Up north, Nigeria's second largest city (pop. nearly 3 million) is a thriving metropolis with an old quarter that though dwindling still preserves some of ancient mud houses and narrow lanes which hark back to the Kingdom of Kano (1000-1349). And the most impressive remnants of that era is this 14km of mud defensive walls, started at the end of the 11th century, completed by the mid-14th, and further extended in the 16th. Originally 30 to 50 feet high, 40 feet thick at the base. In addition to 15 gates they also have associated sites like the emir's palace and the Kurmi Market (where you can still go to buy traditional crafts, especially leather, clothing, and other textiles).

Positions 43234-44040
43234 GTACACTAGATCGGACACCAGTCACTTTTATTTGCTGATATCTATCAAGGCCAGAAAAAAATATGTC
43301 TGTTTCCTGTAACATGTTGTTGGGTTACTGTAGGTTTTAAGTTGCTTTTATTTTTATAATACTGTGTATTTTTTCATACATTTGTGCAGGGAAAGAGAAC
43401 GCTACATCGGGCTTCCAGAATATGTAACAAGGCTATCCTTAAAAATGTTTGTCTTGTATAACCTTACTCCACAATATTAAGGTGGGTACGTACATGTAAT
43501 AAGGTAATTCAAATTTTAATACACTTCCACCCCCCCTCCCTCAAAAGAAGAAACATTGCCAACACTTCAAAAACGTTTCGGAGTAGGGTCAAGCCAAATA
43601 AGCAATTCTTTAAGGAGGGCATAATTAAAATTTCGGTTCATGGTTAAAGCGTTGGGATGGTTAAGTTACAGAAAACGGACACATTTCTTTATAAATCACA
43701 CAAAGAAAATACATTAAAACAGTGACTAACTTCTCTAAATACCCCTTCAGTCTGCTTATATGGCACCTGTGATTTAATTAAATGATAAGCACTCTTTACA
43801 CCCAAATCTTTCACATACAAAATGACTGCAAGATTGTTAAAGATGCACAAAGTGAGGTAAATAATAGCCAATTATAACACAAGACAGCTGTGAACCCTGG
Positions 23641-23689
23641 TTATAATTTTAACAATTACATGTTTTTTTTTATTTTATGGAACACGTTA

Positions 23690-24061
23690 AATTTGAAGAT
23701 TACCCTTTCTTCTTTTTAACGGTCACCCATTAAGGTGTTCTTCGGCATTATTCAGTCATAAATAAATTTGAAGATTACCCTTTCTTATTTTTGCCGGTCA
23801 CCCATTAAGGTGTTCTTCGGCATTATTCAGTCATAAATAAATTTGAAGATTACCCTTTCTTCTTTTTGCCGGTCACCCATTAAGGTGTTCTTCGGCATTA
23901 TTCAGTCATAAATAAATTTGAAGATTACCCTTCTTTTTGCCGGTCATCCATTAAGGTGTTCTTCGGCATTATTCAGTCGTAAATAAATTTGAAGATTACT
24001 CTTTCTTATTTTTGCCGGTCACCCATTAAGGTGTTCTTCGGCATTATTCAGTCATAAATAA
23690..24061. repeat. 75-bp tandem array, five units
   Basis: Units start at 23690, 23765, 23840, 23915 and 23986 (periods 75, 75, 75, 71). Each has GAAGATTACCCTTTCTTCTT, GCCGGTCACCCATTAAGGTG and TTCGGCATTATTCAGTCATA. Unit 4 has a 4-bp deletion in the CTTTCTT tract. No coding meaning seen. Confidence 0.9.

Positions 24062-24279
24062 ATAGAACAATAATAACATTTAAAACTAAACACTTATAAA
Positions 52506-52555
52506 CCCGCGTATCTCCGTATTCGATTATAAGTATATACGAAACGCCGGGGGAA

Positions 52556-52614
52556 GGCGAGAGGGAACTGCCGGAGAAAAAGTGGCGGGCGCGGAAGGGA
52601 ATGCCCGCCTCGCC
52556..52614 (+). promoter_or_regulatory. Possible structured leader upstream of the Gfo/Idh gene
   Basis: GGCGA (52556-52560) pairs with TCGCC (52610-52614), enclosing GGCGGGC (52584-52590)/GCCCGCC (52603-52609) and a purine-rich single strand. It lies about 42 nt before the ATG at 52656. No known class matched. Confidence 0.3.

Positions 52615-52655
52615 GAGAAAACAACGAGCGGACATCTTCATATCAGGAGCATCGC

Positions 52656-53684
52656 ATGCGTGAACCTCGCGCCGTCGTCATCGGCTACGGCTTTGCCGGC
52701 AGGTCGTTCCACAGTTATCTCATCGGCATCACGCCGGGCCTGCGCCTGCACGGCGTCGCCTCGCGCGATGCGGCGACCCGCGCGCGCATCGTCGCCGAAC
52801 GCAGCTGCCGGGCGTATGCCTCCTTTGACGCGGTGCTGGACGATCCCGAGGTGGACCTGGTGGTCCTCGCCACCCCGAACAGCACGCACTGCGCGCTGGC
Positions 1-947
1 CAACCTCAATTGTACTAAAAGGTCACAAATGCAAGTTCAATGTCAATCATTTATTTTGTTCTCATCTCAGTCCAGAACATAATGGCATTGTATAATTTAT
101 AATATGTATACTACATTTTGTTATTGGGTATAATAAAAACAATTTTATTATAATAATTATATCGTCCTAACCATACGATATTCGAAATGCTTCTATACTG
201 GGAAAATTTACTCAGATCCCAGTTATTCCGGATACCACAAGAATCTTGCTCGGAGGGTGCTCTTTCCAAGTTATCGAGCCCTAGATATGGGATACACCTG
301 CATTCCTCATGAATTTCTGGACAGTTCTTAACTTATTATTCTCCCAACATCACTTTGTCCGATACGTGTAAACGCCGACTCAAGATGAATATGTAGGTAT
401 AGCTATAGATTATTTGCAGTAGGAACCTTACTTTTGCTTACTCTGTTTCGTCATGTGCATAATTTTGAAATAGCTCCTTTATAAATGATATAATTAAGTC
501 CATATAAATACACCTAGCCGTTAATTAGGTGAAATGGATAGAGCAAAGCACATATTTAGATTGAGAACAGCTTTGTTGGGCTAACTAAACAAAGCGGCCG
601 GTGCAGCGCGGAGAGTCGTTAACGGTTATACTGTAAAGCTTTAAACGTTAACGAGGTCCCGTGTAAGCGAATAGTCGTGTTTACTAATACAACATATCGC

Today not surrounding but inside the city which has expanded beyond them, more than half of the walls is largely pulled down or in ruins, but some intact sections do remain, like the one pictured here. Incredibly, though, it appears that though they're a UNESCO World Heritage Site, they're not being sufficiently protected by the Nigerian government, so degradation and even in some cases new construction is threatening their future. So come see this remarkable sight while you can!